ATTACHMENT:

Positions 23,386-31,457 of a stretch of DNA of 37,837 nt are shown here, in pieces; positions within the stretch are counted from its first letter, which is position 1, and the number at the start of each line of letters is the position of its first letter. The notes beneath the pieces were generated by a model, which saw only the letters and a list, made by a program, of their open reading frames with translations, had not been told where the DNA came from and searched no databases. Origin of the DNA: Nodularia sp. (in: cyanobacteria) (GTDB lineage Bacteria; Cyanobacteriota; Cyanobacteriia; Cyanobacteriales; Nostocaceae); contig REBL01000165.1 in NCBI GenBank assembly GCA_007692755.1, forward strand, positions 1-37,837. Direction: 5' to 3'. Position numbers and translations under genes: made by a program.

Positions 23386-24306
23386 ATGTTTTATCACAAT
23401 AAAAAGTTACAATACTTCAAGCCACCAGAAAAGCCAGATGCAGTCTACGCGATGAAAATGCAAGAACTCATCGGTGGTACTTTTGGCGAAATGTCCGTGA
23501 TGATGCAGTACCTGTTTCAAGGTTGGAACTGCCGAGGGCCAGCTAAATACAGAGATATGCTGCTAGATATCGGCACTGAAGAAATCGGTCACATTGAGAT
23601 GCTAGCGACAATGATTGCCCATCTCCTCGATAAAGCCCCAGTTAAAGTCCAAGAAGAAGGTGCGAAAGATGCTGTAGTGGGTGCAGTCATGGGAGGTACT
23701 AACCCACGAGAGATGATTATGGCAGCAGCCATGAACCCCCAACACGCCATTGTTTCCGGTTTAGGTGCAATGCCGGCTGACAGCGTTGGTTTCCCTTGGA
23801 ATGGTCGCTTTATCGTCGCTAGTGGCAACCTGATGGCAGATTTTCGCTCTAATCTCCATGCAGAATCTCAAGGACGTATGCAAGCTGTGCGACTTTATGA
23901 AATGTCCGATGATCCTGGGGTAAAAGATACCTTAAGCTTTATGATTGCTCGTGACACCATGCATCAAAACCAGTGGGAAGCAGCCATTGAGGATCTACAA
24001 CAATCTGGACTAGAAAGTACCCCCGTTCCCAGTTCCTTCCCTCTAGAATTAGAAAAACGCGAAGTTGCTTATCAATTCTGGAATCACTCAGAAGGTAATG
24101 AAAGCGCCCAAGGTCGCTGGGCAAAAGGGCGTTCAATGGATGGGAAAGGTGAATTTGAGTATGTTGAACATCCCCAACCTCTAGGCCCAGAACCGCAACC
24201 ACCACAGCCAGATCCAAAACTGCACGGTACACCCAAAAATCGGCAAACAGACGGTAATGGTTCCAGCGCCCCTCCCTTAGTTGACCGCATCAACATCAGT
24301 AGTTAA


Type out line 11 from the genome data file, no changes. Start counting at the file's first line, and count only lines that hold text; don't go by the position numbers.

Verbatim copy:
24101 AAAGCGCCCAAGGTCGCTGGGCAAAAGGGCGTTCAATGGATGGGAAAGGTGAATTTGAGTATGTTGAACATCCCCAACCTCTAGGCCCAGAACCGCAACC